Vinyl siding repair is tough, but not indestructible. If a falling branch or a well-hit baseball has cracked a piece of your siding, you can make it as good as new in about 15 minutes with a zip tool and a replacement piece. It’s as simple as unzipping the damaged piece and snapping in a new one. Get this vinyl siding repair kit zip tool on Amazon.Starting at one end of the damaged piece, push the end of the zip siding removal tool up under the siding until you feel it hook the bottom lip (Photo 1). Pull the zip tool downward and out to unhook the bottom lip, then slide it along the edge, pulling the siding out as you go. Then unzip any pieces above the damaged piece. Hold them out of the way with your elbow while you pry out the nails that hold the damaged piece in place (Photo 2).Slide the replacement piece up into place, pushing up until the lower lip locks into the piece below it. Drive 1-1/4-in. roofing nails through the nailing flange. Space them about every 16 in. (near the old nail holes). Nail in the center of the nailing slot and leave about 1/32 in. of space between the nail head and the siding so the vinyl can move freely. Don’t nail the heads tightly or the siding will buckle when it warms up.With the new piece nailed, use the zip tool to lock the upper piece down over it. Start at one end and pull the lip down, twisting the siding removal tool slightly to force the leading edge down (Photo 3). Slide the zip tool along, pushing in on the vinyl just behind the siding removal tool with your other hand so it snaps into place.It’s best to repair vinyl in warm weather. In temperatures below freezing, it becomes less flexible and may crack.The downside of replacing older vinyl siding is that it can be hard to match the style and color, and siding rarely has any identifying marks. The best way to get a replacement piece is to take the broken piece to vinyl siding distributors in your area and find the closest match. If the old vinyl has faded or you can’t find the right color, take the broken piece to a paint store and have the color matched. Paint the replacement piece with one coat of top-quality acrylic primer followed by acrylic house paint—acrylic paint will flex with the movement of the vinyl.

Required Tools for this How to Remove Vinyl Siding Project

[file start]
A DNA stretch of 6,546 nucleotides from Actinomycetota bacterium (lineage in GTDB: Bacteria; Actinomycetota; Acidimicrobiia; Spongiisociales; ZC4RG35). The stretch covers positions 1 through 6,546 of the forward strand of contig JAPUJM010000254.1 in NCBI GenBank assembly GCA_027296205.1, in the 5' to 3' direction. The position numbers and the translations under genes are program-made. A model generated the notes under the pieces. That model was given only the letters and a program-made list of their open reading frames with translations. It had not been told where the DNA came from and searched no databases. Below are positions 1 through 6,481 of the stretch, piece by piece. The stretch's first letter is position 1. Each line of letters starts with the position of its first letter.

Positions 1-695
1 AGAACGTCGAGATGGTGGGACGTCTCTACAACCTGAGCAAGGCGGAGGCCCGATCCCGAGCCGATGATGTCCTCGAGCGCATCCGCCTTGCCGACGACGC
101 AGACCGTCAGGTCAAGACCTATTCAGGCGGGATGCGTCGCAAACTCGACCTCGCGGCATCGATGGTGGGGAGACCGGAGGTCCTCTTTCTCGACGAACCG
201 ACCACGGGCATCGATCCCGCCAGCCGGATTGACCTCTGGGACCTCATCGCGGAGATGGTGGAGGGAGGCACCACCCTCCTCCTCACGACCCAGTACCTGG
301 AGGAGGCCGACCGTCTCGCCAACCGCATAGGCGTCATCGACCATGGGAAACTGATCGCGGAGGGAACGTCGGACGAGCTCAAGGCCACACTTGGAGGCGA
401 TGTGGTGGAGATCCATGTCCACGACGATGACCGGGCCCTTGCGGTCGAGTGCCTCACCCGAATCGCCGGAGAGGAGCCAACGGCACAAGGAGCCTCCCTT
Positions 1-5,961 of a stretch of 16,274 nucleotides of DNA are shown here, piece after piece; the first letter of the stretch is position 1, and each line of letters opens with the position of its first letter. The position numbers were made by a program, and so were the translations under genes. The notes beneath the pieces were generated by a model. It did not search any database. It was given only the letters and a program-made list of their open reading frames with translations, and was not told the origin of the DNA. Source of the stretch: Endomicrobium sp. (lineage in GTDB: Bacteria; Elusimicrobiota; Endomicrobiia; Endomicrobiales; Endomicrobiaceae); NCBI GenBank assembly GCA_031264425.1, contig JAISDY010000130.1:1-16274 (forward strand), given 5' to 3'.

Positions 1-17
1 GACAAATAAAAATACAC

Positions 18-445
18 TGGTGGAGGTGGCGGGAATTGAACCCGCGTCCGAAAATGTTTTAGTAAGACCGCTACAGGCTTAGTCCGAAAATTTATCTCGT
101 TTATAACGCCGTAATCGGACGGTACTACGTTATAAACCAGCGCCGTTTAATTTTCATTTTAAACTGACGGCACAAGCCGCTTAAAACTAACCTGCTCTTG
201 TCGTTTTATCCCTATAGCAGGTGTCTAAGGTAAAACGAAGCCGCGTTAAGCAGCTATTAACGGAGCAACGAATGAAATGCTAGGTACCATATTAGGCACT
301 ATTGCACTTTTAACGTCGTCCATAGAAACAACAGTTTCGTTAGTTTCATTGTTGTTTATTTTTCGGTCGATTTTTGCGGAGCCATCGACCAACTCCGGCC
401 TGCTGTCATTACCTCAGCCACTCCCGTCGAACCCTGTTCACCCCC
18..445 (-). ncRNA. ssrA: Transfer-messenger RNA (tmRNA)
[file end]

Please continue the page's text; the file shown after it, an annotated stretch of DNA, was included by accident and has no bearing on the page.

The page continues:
Have the necessary tools for this DIY how to remove vinyl siding project lined up before you start—you’ll save time and frustration.
  • Pry bar

Required Materials for this How to Remove Vinyl Siding Project

Avoid last-minute shopping trips by having all your materials ready ahead of time. Here’s a list.
  • Zip tool
Every product is independently selected by our editors. If you buy something through our links, we may earn an affiliate commission.
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Improving Attic Ventilation Installing soffit vents By Merle Henkenius of Today’s Homeowner

STEP TWO // Improving Attic Ventilation

Cut parallel lines

cutting the two parallel lines with a portable circular saw
PHOTO BY MERLE HENKENIUS
Next, bore a 3⁄4- or 1-in.-dia. hole through the soffit right between the lines and measure the thickness of the soffit panel (probably 1⁄4 or 3⁄8 in.). Then set your circular saw to that depth and cut along the chalk lines.Cut the two parallel lines with a portable circular saw. Set the blade depth to barely cut through the thin soffit material.

Connect the two cuts

connecting the two cuts with a sharp chisel
PHOTO BY MERLE HENKENIUS
When you near the end of the soffit, stop short and connect the two cuts with a sharp chisel or sabre saw. Once all cuts are made, use a thin pry bar to remove the 2-in. plywood strip. Pull any nails that remain in the soffit framing with a cat's paw.Then inspect the length of the vent cutout. If there's any insulation clogging the slot, pull it out or shove it back up.

Raise the vent up to the soffit

raising the vent up to the soffit and center it over the cutout slot
PHOTO BY MERLE HENKENIUS
Next, lay the strip vent down on a flat wood surface, such as a plywood sheet or long 2 x 4, and drill 1⁄8-in.-dia. screw holes through both flanges. Space the holes 12 to 14 in. apart. With the help of an assistant, raise the vent up to the soffit and center it over the cutout slot.

Attach the vent to the soffit

using a cordless drill/driver to secure the vent to the soffit
PHOTO BY MERLE HENKENIUS
Use a cordless drill/driver to secure the vent to the soffit with ½-in.-long No. 4 sheet-metal screws. Continue installing additional strip vents until you reach the far end. Trim the last vent to length using aviation snips.

Remove any insulation from the new vent

raking back blown-in insulation from the new soffit vent
PHOTO BY MERLE HENKENIUS
The soffit vents are now installed, but you still need to make sure there's no insulation blocking the new vents. If the attic is insulated with fiberglass batts, just pull back any that are blocking the flow of air. If there's blown-in insulation, like ours, rake back the fluffy stuff with a 3- or 4-ft.-long 1 x 6, or use a garden rake or hoe.

Install the ventilation baffle

stapling a ventilation baffle to the plywood sheathing
PHOTO BY MERLE HENKENIUS

Finally, to ensure that the airway to the vent remains open, staple a ventilation baffle to the plywood sheathing in each rafter bay. The molded polystyrene baffles, available at home centers and lumberyards for about $1 each, form channels that hold insulation at bay and direct incoming air upward.

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How to Build a Rustic Headboard By Thomas Baker of This Old House magazine

SKILL: MODERATE